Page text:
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The Divine Invasion by Philip K. Dick
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The Divine Invasion

by Philip K. Dick

Other authors: See the other authors section.

Series: VALIS Trilogy (2)

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English (12)  French (2)  Italian (1)  English (15)
Showing 1-5 of 12 (next | show all)
Philip K Dick describes the ultimate, perfect technology with which to manifest a book - the hologram:
"After dinner he [Emmanuel, nick-named Manny] spent some time with the holoscope, studying Elias's most precious possession: the Bible expressed as layers at different depths within the hologram, each layer according to age. The total structure of Scripture formed, then, a three-dimensional cosmos that could be viewed from any angle and its contents read. According to the tilt of the axis of observation, differing messages could be extracted. Thus Scripture yielded up an infinitude of knowledge that ceaselessly changed. It became a wondrous work of art, beautiful to the eye, and incredible in its pulsations of color. Throughout it red and gold pulsed, with strands of blue.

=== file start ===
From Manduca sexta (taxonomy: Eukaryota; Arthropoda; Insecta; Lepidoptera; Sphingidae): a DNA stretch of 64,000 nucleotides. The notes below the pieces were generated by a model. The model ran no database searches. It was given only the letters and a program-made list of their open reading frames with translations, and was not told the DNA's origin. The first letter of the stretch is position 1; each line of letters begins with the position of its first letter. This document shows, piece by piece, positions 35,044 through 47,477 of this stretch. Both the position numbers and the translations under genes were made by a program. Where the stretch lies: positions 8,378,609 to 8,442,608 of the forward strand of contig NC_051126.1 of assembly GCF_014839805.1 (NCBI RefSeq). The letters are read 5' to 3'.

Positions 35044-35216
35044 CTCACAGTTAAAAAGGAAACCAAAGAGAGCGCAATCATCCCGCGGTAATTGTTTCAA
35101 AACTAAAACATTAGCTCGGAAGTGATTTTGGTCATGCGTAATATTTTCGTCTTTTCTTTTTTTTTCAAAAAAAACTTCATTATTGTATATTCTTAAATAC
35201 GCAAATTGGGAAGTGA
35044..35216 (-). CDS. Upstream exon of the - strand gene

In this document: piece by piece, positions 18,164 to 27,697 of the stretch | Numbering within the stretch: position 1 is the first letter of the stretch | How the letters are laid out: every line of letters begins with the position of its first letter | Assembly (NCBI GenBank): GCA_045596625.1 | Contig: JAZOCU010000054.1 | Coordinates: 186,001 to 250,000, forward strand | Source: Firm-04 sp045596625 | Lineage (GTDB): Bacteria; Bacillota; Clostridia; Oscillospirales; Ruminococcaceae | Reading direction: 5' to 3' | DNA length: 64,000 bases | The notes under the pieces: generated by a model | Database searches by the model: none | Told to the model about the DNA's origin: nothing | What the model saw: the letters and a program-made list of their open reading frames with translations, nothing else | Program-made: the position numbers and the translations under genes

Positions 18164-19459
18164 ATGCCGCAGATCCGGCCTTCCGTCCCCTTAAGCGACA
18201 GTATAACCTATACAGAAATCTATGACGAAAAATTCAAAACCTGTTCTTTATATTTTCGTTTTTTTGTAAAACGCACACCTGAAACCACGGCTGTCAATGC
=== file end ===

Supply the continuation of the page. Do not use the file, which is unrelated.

"The color symbolism was not arbitrary but extended back in time to the early medieval Romanesque paintings. Red always represented the Father, Blue the color of the Son, and gold, of course, that of the Holy Spirit. Green stood for the new life of the elect; violet the color of mourning; brown the color of endurance and suffering; white, the color of light; and finally, black,the color of the Powers of Darkness, of death and sin.